Subject(s)
Coronavirus Infections/diagnosis , Coronavirus Infections/epidemiology , Disease Outbreaks , Pneumonia, Viral/diagnosis , Pneumonia, Viral/epidemiology , Residential Facilities , Skilled Nursing Facilities , Adult , Aged , Aged, 80 and over , COVID-19 , Chronic Disease , Coronavirus Infections/mortality , Coronavirus Infections/prevention & control , Disease Outbreaks/prevention & control , Fatal Outcome , Female , Humans , Infection Control/standards , Long-Term Care , Male , Middle Aged , Pneumonia, Viral/mortality , Pneumonia, Viral/prevention & control , Risk Factors , Washington/epidemiology , Young Adult
18.
N Engl J Med ; 382(21): 2005-2011, 2020 05 21.
Article in English | MEDLINE | ID: covidwho-17812

ABSTRACT

BACKGROUND: Long-term care facilities are high-risk settings for severe outcomes from outbreaks of Covid-19, owing to both the advanced age and frequent chronic underlying health conditions of the residents and the movement of health care personnel among facilities in a region. METHODS: After identification on February 28, 2020, of a confirmed case of Covid-19 in a skilled nursing facility in King County, Washington, Public Health-Seattle and King County, aided by the Centers for Disease Control and Prevention, launched a case investigation, contact tracing, quarantine of exposed persons, isolation of confirmed and suspected cases, and on-site enhancement of infection prevention and control. RESULTS: As of March 18, a total of 167 confirmed cases of Covid-19 affecting 101 residents, 50 health care personnel, and 16 visitors were found to be epidemiologically linked to the facility. Most cases among residents included respiratory illness consistent with Covid-19; however, in 7 residents no symptoms were documented. Hospitalization rates for facility residents, visitors, and staff were 54.5%, 50.0%, and 6.0%, respectively. The case fatality rate for residents was 33.7% (34 of 101). As of March 18, a total of 30 long-term care facilities with at least one confirmed case of Covid-19 had been identified in King County. CONCLUSIONS: In the context of rapidly escalating Covid-19 outbreaks, proactive steps by long-term care facilities to identify and exclude potentially infected staff and visitors, actively monitor for potentially infected patients, and implement appropriate infection prevention and control measures are needed to prevent the introduction of Covid-19.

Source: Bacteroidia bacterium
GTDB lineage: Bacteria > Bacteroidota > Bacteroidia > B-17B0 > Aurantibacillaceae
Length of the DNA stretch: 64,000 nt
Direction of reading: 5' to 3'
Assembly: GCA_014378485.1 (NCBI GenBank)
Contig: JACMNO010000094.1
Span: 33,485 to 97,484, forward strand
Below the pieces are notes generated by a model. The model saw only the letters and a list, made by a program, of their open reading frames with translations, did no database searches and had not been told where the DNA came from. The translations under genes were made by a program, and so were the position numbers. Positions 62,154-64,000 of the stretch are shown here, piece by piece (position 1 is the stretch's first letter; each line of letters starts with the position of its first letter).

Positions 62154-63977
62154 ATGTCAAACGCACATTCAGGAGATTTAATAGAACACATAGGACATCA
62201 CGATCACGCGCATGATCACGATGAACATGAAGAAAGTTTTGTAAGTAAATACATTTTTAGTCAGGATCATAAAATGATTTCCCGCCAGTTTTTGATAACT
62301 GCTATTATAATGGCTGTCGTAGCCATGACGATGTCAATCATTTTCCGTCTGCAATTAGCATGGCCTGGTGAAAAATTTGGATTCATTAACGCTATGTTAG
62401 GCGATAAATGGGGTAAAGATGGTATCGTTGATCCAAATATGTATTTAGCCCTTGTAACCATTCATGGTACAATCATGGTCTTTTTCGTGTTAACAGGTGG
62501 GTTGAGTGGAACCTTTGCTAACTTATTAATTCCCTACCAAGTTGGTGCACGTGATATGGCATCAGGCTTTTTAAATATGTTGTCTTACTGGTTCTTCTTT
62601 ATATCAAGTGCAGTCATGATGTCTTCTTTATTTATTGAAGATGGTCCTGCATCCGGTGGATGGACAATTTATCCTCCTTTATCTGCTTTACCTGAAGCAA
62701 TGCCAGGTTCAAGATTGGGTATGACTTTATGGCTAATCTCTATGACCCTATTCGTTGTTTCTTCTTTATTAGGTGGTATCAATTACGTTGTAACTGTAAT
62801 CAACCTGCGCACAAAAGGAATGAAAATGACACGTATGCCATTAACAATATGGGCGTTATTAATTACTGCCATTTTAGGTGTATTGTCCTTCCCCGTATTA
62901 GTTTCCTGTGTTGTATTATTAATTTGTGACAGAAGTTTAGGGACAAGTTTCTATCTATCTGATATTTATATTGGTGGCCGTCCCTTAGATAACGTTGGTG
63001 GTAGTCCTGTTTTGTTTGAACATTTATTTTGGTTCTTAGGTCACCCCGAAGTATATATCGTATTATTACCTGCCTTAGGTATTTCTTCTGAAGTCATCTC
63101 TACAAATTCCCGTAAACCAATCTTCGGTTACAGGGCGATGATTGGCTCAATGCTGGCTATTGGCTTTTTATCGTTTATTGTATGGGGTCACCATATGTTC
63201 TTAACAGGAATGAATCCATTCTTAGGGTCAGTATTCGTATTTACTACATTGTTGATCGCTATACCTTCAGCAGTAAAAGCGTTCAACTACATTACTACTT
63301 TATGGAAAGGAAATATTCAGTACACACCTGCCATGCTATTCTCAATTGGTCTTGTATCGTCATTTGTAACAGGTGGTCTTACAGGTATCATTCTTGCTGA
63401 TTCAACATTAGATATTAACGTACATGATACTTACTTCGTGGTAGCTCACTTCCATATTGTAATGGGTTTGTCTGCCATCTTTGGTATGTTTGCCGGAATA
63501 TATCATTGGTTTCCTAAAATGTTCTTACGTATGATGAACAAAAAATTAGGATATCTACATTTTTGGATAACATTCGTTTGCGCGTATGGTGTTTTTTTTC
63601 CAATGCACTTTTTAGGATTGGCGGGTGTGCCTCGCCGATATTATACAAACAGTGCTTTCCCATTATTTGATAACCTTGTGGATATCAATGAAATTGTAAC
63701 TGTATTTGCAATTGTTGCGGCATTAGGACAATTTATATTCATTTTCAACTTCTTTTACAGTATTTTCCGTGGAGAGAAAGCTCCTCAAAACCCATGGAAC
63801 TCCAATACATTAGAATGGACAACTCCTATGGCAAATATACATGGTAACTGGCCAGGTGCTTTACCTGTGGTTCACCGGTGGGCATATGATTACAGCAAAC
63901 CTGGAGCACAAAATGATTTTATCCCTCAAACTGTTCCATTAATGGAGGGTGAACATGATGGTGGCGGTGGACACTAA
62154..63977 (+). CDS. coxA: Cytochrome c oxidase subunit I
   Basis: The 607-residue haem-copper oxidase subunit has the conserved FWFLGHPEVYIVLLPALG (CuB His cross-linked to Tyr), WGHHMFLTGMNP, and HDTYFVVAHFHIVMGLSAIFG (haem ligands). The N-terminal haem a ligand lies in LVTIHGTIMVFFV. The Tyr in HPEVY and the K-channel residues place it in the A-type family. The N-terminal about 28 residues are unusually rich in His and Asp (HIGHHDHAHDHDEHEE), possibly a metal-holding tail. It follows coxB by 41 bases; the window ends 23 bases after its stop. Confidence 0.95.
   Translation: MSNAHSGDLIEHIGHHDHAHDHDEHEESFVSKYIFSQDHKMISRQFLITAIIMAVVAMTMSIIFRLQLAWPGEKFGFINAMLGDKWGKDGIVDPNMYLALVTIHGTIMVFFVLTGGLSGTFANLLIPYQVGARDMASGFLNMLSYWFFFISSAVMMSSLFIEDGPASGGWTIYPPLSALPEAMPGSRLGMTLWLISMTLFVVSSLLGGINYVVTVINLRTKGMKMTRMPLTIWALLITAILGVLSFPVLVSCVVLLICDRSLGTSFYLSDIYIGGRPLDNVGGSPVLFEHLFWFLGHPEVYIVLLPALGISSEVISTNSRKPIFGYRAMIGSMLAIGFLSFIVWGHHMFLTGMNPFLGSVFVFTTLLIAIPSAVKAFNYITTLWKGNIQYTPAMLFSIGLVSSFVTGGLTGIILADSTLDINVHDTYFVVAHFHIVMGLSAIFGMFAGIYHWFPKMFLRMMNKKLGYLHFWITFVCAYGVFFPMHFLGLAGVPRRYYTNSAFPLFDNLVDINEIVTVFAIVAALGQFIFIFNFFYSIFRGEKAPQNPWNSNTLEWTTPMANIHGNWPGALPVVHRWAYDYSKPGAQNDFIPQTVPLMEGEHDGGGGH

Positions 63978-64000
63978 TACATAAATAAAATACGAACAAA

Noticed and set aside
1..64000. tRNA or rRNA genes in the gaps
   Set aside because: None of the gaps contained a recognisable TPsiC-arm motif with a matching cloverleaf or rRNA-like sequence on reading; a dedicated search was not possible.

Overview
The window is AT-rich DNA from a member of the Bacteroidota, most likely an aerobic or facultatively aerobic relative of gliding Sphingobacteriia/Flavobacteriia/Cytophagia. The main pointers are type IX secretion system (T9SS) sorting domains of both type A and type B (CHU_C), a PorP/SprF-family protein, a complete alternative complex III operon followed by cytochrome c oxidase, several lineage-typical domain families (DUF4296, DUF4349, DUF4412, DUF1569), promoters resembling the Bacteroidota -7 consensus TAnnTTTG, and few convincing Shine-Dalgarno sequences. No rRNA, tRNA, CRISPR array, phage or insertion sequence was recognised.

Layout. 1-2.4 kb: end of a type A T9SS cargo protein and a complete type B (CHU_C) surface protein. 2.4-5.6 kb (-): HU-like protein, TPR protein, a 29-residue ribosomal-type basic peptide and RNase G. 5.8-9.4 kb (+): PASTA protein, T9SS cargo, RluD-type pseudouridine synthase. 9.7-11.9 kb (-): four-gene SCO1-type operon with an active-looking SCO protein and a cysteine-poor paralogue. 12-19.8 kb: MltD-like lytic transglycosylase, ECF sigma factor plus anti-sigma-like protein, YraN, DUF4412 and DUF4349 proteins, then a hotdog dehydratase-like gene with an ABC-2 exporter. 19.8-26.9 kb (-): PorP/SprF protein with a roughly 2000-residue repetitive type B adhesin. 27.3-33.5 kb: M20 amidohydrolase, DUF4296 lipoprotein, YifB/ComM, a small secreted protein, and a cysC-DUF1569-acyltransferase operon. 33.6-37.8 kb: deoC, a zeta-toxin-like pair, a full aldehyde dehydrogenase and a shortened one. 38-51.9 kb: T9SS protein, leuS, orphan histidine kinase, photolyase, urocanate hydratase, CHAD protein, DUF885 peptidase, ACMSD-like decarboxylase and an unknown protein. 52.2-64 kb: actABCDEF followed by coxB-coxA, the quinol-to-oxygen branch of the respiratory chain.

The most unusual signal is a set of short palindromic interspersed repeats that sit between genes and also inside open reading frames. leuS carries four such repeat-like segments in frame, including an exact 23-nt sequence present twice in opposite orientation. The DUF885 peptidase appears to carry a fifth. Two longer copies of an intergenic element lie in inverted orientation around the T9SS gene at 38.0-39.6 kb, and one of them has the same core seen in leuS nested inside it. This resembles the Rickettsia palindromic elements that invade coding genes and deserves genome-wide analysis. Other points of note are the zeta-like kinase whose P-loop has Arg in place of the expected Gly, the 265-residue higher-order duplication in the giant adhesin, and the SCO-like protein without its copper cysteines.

Subject(s)
Betacoronavirus , Coronavirus Infections/epidemiology , Disease Transmission, Infectious , Infection Control/methods , Pandemics/prevention & control , Pneumonia, Viral/epidemiology , Skilled Nursing Facilities , Adult , Aged , Aged, 80 and over , COVID-19 , COVID-19 Testing , Clinical Laboratory Techniques , Contact Tracing , Coronavirus Infections/diagnosis , Coronavirus Infections/mortality , Coronavirus Infections/prevention & control , Coronavirus Infections/transmission , Disease Outbreaks , Disease Transmission, Infectious/prevention & control , Female , Health Personnel , Humans , Long-Term Care , Male , Middle Aged , Pneumonia, Viral/mortality , Pneumonia, Viral/prevention & control , Pneumonia, Viral/transmission , SARS-CoV-2 , Washington/epidemiology